Rev. David Williams
13th June 2021
Second Sunday after Trinity

One of my great pleasures as parish priest of four rural churches in Oxfordshire was to visit the Bowood Pre-School in the village of Coleshill each month to do some Bible story-telling with the three to four year old boys and girls. One of the perennial favourites amongst the children was the parable of the sower. So one day three years ago I took in my bowl of seeds, and my three flower pots: one with stony soil, one with weeds growing in it, and one with healthy growing wheat from one of the local farms. I asked the children what they were growing in their gardens, and they said with enthusiasm: tomatoes, cucumbers and strawberries. It was lovely to see how delighted they were to see these plants growing, that would become their family’s food. But I was was slightly taken back when one little girl said with evident enthusiasm that she liked to see weeds grow – to which I replied with a watery smile that weeds were just flowers growing in the wrong place.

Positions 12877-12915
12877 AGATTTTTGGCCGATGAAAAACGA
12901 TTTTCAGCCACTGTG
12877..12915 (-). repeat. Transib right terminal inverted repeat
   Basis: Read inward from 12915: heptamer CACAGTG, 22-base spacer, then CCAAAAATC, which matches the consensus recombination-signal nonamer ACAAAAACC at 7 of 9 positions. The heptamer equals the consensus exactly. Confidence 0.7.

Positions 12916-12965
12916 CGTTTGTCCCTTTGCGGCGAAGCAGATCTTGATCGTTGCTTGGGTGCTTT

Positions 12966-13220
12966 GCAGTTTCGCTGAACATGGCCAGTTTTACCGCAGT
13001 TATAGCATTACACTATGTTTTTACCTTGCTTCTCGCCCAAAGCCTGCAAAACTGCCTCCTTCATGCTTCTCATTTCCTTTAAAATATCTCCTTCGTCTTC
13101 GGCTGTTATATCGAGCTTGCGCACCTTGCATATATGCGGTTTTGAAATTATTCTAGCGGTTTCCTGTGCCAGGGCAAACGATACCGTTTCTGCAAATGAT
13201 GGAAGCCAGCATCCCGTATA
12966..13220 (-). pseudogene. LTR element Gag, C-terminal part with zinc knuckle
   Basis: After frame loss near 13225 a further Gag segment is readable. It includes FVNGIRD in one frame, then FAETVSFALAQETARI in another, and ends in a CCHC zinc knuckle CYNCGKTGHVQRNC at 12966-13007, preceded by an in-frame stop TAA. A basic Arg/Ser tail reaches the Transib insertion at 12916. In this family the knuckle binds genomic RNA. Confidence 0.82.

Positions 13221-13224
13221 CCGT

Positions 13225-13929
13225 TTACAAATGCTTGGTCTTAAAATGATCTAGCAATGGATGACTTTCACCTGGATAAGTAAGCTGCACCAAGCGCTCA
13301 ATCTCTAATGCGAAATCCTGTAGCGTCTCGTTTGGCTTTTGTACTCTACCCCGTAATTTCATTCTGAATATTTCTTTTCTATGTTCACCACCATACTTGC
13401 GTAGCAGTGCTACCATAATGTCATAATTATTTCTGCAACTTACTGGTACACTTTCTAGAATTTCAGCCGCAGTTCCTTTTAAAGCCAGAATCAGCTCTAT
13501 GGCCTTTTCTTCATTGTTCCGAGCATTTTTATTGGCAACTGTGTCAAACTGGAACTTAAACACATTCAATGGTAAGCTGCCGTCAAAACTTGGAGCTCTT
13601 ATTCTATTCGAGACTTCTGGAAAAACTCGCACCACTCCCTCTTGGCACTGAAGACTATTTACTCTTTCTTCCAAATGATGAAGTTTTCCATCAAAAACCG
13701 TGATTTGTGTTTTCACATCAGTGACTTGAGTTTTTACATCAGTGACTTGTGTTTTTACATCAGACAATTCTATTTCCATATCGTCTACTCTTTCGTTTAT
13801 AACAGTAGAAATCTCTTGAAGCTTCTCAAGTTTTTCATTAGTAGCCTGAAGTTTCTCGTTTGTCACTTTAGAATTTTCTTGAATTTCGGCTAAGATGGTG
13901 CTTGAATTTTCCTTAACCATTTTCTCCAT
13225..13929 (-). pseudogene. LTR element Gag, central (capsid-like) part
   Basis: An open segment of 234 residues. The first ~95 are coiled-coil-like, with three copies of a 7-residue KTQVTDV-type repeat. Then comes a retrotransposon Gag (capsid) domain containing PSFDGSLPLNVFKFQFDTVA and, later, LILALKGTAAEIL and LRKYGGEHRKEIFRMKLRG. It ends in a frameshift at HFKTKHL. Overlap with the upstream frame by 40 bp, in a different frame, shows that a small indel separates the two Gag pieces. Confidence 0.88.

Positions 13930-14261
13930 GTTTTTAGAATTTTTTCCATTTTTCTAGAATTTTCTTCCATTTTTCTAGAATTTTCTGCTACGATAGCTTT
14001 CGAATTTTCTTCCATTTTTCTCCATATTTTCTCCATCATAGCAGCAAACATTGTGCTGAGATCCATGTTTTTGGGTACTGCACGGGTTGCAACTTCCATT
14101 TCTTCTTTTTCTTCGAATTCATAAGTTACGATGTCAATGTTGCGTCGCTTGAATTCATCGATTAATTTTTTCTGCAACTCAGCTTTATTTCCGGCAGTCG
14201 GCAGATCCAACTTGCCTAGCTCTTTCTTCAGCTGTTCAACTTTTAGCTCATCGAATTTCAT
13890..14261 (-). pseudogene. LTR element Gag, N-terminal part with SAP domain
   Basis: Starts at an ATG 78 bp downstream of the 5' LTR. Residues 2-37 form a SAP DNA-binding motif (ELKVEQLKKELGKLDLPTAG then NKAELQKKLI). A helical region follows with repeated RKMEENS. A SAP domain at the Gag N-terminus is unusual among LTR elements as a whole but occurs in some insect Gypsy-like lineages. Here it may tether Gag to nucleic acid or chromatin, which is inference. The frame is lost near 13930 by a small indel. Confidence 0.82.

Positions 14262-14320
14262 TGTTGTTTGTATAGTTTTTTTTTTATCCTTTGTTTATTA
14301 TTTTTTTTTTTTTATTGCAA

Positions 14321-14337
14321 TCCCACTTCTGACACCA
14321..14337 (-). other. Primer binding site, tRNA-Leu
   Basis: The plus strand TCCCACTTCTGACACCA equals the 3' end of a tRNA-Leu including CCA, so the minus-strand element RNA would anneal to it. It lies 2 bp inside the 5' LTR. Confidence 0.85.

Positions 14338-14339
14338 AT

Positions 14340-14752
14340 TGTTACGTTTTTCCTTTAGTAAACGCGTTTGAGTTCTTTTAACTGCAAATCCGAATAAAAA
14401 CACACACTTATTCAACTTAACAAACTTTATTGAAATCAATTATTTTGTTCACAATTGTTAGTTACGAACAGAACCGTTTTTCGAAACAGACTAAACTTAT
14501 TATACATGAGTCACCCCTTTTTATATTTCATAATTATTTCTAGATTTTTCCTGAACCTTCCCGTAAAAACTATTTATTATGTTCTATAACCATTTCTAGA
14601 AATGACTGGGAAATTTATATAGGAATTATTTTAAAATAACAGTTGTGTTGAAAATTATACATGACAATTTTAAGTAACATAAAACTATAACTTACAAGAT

There are three parables of growth in Mark chapter 4: the parable of the sower and Jesus’ explanation of it, in verses 3 to 20; and this is followed, after the short related parable of the lamp under the bushel basket, by the parable of the growing seed in verses 26 to 29; and finally there is the parable of the mustard seed in verses 30 to 32. Our Gospel reading today focuses on the latter two of these parables of growth. Each of the three parables reflects on sowing, on growth and the harvest – as illustrations of the Kingdom of God.

Many of Jesus’ parables were drawn from everyday life in Palestine, and this gives these teaching stories a reality of context and detail. In the parable of the sower, we are told about stony ground and ground choked with weeds; and so we see the parable portraying sources of opposition to good and healthy growth. We read about the harvest, and think about the many seeds that have been planted; and so we learn of God’s Kingdom manifesting fruitfulness.